Wednesday, January 8, 2014

A Winter Window

Although this little horse is a gift from New Mexico, he will always remind me of Cape Cod snowstorms, good friends and expectations.

In January 2013, after winning an international Irish poetry contest the previous year (the only American to enter) my friend Jacqueline Loring was on a New England poetry reading tour with Preston Hood and other friends. She was using my house as a home base because, after decades living and working on Cape Cod, she had recently packed up her house, computer, screenplays and other literary work, and moved with husband Gary to Albuquerque, NM.

No more boiled lobster and clam chowder for dinner, or moon tides and eel grass at the beach, or tall ships, tugboats, and tankers sailing through the Cape Cod Canal. As if someone waved a magic wand over her life, she, Gary, and daughters Revah and Kendra purchased a ranch, horses, saddles and bridles, were co-parenting a black newborn foal named Acheron and getting licensed to operate a therapeutic riding program called Enchanted Equine Adventures for military veterans and people with MS. Just like that.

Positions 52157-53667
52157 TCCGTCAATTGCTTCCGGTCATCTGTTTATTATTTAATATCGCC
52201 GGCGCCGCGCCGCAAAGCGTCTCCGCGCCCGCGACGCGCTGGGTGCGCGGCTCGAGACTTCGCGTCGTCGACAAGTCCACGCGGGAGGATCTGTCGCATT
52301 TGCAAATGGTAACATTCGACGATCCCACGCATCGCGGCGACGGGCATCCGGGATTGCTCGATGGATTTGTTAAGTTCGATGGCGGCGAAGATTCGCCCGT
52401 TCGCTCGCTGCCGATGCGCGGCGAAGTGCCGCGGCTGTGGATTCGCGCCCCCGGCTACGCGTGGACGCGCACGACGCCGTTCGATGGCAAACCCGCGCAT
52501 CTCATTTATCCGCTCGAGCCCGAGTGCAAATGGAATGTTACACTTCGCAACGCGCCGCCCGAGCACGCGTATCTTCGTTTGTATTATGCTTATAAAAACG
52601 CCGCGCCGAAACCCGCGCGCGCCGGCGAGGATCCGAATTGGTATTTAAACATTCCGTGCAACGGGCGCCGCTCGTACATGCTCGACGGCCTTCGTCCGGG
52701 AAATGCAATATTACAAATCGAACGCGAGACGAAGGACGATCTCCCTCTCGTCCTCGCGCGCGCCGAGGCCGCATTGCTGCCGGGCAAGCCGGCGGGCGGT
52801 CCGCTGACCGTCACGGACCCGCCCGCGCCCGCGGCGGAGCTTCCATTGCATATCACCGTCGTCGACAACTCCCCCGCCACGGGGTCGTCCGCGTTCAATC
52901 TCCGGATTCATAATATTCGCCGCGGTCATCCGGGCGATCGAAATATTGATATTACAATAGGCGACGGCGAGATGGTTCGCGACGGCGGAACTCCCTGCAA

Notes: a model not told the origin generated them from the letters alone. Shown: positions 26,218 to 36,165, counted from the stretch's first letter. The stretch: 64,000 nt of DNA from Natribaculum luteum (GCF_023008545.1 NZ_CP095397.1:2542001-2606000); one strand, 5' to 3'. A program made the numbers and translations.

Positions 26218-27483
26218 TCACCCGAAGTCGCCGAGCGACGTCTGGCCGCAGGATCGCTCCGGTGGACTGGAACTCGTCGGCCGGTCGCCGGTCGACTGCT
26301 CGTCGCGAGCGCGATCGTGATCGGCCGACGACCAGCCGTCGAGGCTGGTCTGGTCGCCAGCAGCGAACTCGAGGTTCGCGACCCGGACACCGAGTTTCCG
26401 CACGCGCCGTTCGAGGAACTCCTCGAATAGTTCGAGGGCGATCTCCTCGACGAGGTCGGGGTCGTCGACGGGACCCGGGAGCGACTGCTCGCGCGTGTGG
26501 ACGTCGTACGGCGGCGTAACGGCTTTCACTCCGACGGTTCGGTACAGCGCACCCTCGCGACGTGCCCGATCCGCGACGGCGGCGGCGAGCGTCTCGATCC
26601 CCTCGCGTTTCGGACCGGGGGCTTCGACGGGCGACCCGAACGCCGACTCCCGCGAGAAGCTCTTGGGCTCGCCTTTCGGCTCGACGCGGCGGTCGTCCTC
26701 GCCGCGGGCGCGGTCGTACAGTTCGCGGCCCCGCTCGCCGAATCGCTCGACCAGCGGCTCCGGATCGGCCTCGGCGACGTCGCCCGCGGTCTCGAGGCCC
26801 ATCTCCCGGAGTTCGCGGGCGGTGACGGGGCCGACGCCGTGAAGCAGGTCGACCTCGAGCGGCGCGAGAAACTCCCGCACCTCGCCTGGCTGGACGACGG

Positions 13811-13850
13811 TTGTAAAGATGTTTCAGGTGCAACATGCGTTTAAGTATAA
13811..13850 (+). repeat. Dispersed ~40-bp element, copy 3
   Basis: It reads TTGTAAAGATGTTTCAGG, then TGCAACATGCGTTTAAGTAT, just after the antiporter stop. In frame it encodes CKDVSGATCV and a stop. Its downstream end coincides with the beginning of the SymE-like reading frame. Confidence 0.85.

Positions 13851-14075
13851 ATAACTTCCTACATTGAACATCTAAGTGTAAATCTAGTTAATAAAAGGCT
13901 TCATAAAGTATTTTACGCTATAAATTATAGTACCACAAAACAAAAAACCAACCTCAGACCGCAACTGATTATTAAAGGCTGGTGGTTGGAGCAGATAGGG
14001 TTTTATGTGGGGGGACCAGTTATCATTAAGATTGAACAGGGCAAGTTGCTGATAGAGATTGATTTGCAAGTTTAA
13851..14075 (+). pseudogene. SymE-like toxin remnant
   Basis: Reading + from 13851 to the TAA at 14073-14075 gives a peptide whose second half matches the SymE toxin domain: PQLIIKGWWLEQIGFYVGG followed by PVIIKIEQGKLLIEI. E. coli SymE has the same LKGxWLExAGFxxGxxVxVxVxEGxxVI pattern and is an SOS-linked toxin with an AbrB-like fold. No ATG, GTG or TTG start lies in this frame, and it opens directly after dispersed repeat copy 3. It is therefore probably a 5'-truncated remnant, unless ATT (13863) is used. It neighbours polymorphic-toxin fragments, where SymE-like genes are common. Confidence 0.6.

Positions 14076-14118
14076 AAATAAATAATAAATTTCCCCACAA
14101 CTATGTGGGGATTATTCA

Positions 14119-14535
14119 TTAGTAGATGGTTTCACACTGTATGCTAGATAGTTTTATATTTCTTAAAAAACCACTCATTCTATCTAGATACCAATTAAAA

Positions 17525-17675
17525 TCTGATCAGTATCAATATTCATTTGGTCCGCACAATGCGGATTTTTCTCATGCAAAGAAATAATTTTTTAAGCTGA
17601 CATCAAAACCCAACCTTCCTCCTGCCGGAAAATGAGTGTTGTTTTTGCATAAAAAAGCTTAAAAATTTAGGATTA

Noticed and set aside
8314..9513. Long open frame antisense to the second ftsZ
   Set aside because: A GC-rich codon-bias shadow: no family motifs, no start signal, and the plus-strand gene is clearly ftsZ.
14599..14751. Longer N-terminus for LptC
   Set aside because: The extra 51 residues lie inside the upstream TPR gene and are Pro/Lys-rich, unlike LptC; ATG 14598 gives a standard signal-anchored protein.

But while she stayed with me a massive snow storm hit, no power, no heat, no stove for four days, house temp down to 37 degrees. We burned all my fireplace wood, most of the candles, and trudged across the street to Carol and Mickey McManus' house for brewed coffee, cooked food, and a warm room in which to have a glass of wine before returning to my polar cave.  As I recall, Jackie wore her Birkenstocks throughout the ordeal, but I could be wrong. Eventually, the power came back and roads were cleared. We loaded the car with plants I’d been minding for her, and she and Kendra set off for New Mexico, dodging winter storms all along the way. Gary was at the end of the driveway waiting when they finally got home.   

It’s a year later.  In early January 2014 the Cape is clobbered with another snowstorm, 12" of snow with 50 mph winds and sub-freezing temperatures. Anticipating a power outage as usual, I brought in wood, put salt and shovels by the front door, cooked a chicken, got out candles, and checked on the hospitality of Carol and Mickey who have a gas stove.  As I’m putting wind stoppers on window sills and doorways, I spot Jackie’s hostess gift last year, a little painted horse popular in New Mexico. I think to myself: look at that attitude, head high, striking out for whatever’s ahead, not unlike the gift-giver herself, prancing off to some new adventure.

I move the little horse from a low table over to a snow-encrusted window ledge in my kitchen, a reminder that I too set off expectantly into this new year, in search of whatever new experiences and good fortune await me on the pathway of my life. The little horse will also reminds me that  snow melts, but true friendship always remains.